Today, Don asks:
I am running Ubuntu 7.04 on my desktop.
I have a Belkin wireless N1 router and desktop card. No problem with router as I set it up from my windows notebook. I haven’t been able to install the N1 card software.
Can you advise me if appropriate Linux drivers, etc are available or suggest a satisfactory work-around?
While many people do not realize this, wireless card vendors develop for the Windows platform – period. Any progress that has been made in the Linux wireless front has generally come from three wifi chipset vendors: Atheros, Ralink and Intel. Unfortunately, everyone else has given the snub nose to Linux users, especially the major wifi vendors as you are beginning to see.
What are your options?
- Use a notebook NOT designed for Windows from System76.com or Dell.com/open.
- Purchase a notebook card (PCMCIA or Mini PCI) that is known to support most Linux distributions.
- Try NDISWrapper, therefore will likely be looking at the following:
* Chipset: Marvell Pre-N
* pciid: 11ab:2a02
* Driver: Driver for Netgear WN511T (http://firmware.netgear-forum.com/index.php?dlfile=705)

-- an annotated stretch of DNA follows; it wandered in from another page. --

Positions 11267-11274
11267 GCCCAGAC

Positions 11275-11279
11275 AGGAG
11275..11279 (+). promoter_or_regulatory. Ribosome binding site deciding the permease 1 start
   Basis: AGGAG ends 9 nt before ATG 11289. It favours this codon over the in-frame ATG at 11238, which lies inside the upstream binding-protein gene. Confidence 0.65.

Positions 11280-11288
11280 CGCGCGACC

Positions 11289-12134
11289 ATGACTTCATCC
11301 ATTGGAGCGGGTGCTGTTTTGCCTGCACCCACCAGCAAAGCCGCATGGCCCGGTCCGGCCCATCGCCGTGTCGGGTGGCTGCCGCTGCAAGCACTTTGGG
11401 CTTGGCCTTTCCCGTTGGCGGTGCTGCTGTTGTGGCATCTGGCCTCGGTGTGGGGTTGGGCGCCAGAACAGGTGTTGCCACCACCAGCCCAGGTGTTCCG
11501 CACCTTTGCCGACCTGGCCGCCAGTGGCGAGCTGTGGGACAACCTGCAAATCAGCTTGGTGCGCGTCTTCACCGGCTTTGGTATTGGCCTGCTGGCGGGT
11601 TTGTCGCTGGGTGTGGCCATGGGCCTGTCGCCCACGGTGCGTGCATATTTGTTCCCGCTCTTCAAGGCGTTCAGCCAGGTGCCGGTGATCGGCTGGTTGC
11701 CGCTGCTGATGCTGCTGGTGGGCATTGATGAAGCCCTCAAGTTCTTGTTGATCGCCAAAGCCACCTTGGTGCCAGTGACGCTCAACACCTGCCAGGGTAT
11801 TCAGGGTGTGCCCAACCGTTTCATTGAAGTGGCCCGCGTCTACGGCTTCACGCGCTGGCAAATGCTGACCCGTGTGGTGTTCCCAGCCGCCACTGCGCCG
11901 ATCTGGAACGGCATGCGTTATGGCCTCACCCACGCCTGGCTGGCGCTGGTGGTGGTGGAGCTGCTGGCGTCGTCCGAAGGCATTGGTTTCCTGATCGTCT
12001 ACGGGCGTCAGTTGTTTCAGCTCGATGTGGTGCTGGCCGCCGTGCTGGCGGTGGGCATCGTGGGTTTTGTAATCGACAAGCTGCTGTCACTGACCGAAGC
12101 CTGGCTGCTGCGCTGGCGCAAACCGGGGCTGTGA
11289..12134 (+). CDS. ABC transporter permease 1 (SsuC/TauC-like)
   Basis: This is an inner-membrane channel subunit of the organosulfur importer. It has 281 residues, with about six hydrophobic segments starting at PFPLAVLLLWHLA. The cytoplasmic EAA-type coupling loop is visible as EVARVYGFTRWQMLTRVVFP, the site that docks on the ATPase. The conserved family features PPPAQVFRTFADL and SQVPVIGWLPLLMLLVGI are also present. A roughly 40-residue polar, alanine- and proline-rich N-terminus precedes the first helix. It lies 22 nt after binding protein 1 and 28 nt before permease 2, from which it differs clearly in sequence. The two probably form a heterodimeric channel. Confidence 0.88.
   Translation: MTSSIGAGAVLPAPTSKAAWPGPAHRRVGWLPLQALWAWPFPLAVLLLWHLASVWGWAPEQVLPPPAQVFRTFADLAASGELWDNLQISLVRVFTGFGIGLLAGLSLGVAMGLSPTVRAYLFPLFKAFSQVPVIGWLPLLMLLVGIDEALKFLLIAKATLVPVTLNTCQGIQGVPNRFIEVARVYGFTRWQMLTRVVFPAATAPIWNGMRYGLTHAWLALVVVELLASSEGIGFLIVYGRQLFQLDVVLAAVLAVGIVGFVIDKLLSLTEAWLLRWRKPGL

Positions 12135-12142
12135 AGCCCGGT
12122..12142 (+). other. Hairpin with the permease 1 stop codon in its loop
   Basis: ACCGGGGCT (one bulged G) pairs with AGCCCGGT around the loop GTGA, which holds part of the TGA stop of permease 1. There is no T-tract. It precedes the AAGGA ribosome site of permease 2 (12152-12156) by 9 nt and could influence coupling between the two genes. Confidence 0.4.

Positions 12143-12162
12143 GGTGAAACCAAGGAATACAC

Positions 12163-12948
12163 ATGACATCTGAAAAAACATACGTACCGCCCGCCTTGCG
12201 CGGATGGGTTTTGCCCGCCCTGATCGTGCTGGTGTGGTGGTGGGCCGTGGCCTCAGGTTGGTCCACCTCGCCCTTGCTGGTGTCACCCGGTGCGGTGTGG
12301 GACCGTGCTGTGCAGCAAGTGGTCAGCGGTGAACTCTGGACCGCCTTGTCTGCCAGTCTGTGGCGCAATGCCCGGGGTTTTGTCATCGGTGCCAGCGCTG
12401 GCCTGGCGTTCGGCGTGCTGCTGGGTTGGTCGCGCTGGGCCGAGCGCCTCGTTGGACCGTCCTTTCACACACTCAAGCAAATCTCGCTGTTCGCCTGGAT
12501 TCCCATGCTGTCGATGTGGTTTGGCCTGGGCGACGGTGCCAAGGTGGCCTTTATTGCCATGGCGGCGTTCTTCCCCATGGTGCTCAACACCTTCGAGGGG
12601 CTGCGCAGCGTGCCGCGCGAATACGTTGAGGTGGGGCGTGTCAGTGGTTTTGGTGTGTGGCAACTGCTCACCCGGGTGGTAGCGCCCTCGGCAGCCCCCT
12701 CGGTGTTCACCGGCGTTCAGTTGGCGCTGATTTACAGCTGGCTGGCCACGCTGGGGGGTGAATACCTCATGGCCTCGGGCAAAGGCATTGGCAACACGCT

* Other: Tested with ndiswrapper 1.7 (utils) and 1.8 (drivers) for Kubuntu (Live DVD).
* Other: The lspci command says: “Ethernet Controller: Marvel Technology Group Ltd: Unknown device 2a02 (rev 03)”
Now granted, this is not a Netgear card, but this ought to work for you. As for using NDISWrapper, this ought to get you going.
Do I personally rely on NDISWrapper? Nope, I do not support hardware that does not support my OS – pure and simple. I’d use the ‘known to support’ link above and spring for a cheap compatible card instead. That or if you are sure Ubuntu is a good match for you, spring for an Ubuntu notebook.
As for WPA support, you might try some of the suggestions we have talked about in the comments in this link. But at the end of the day, it will come down to one thing and most Linux enthusiasts STILL will not admit this. If you are totally sold on Ubuntu, need WPA w/wireless working without excuses, buy a computer built for for Linux. It’s the same thing as hackintosh vs a real Mac. In my opinion, Linux on PCs designed for Windows are essentially, ‘Wintux’ boxes. On the desktop front, this is almost never an issue. But when coming into the wireless world, it takes a lot of patience. Best of luck!
Do you have an Ubuntu, Linux Mint, Simply Mepis, Linspire/Freespire or PCLinuxOS related question? Perhaps you are just burnt out on writing on the walls with crayons? Whatever the comments may be, drop me a line, and you too can “Just Ask Matt” – Linux Edition!
[tags]wireless, Linux, Dell[/tags]